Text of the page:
This is, to my mind, unfair. An equally reasonable argument would be: the power of the Legalist state, the deeply entrenched bureaucracy and the relatively centralized political power that Legalists loved, is more responsible for China's inflexibility in the face of imperialist onslaught. Make a quick historical comparison with Japan. Neo-Confucianism was quite prevalent among the elite of Tokugawa society and politics. But the decentralized, feudalistic political system (yes, I know, some refer to it as a kind of centralized feudalism, but it was certainly more decentralized than imperial China) would appear weak to Chinese Legalists and it proved fragile in the face of imperialism, crumbling when challenged from within by Meiji restorers. In contrast to Japan's relatively rapid modernizing transformation after 1868, it took decades and decades (by one rendering, 1842-1911) for the old imperial Chinese bureaucracy to finally fall. And it was the bureaucracy that provided a political base for those conservaties who resisted modernizing change.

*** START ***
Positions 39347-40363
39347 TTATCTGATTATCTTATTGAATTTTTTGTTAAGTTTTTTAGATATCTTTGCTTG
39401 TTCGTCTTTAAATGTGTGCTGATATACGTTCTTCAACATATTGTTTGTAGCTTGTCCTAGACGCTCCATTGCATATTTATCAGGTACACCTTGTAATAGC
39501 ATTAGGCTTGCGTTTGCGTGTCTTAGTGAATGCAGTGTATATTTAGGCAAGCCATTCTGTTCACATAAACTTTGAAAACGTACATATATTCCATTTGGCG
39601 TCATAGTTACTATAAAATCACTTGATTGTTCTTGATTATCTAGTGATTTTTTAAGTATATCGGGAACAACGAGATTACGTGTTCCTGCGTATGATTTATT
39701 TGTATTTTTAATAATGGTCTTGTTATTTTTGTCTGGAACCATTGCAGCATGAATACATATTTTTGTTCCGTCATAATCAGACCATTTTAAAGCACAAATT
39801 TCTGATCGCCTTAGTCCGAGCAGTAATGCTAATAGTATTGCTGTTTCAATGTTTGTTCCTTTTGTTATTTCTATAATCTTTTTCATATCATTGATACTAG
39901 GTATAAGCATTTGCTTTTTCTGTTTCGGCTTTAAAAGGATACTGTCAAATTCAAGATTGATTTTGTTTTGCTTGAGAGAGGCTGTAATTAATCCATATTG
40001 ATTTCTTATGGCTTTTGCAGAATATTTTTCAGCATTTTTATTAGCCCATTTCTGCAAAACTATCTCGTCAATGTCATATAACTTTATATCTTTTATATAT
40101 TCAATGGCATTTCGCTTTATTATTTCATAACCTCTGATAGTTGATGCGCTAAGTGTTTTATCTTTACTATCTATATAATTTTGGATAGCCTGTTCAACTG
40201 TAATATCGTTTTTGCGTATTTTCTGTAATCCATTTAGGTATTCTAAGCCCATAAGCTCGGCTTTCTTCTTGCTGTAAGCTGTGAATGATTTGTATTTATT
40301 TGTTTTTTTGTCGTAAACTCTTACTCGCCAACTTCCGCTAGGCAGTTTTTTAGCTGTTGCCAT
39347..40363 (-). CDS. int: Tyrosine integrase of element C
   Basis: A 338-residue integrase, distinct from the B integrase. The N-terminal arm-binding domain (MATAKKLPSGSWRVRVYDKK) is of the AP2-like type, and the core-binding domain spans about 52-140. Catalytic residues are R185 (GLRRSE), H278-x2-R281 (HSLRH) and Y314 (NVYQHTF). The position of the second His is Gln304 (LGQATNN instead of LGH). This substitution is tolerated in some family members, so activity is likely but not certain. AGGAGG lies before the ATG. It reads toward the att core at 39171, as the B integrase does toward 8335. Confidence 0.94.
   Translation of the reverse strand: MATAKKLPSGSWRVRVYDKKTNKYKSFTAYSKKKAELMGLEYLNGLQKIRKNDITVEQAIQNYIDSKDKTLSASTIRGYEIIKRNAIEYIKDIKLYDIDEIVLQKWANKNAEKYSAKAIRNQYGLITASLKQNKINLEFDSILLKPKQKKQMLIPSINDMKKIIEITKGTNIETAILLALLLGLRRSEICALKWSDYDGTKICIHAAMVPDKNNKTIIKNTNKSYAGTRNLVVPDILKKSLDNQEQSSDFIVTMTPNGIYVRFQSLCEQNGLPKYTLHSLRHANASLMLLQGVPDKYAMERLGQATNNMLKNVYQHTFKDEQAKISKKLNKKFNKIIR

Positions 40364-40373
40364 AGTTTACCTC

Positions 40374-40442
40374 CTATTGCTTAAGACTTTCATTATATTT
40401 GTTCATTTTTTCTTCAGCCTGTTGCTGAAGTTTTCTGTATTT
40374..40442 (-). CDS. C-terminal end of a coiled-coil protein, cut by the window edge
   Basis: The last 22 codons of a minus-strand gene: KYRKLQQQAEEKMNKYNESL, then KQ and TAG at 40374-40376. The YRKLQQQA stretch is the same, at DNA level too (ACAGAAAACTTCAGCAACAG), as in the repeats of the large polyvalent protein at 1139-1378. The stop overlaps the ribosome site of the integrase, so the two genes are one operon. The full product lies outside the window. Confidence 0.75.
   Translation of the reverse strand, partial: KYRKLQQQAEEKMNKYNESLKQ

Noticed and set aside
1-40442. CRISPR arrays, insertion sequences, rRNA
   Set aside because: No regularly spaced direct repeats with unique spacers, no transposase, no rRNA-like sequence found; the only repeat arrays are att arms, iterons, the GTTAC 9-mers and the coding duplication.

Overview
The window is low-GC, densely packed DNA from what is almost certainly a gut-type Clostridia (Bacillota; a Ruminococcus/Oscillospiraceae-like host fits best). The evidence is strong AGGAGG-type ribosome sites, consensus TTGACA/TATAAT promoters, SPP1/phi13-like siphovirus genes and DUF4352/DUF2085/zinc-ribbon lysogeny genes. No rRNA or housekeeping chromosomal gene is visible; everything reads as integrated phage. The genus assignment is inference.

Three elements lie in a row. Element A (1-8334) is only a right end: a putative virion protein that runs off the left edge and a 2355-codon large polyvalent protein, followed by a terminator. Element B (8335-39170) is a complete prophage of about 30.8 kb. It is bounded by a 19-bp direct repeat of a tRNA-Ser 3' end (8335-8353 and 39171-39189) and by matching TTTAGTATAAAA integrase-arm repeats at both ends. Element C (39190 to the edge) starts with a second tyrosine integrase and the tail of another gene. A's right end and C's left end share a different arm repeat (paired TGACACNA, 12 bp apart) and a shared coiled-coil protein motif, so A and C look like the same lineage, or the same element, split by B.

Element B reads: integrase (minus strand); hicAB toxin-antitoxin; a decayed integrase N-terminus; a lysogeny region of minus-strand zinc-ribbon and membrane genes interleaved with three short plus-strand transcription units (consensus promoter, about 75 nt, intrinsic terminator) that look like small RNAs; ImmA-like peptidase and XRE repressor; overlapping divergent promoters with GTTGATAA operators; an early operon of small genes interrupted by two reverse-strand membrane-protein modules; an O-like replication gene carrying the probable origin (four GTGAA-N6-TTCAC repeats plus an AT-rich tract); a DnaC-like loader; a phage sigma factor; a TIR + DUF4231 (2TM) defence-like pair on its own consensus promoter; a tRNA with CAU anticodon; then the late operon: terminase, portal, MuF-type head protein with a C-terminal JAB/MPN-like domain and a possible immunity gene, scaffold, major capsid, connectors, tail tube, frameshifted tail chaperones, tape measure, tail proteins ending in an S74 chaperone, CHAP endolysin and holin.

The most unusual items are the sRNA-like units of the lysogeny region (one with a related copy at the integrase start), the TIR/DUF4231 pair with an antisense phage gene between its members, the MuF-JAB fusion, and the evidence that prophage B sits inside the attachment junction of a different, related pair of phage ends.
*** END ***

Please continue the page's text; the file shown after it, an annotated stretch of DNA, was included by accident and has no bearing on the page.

Thus, it was the institutionalization of Legalism that hindered Chinese modernization, but Confucianism takes the historical blame. Perhaps some of that blame is deserved: Confucians had made a pact with the devil when they embraced, in practical terms at least, Legalism. It is at least a sort of guilt by association.
And that is not the last historical failing of Confucianism. Let's face it, the twentieth century was not at all friendly to Confucianism. War, family separation, Great Leap Forward, Cultural Revolution: the tumult and violence and trauma of the twentieth century deeply compromised the material and societal foundations of a meaningful Confucian moral practice. Yes, Confucianism is reviving in China today, but it is not at all clear how far and how deep the old ideas can reach into the new, and continually changing, China.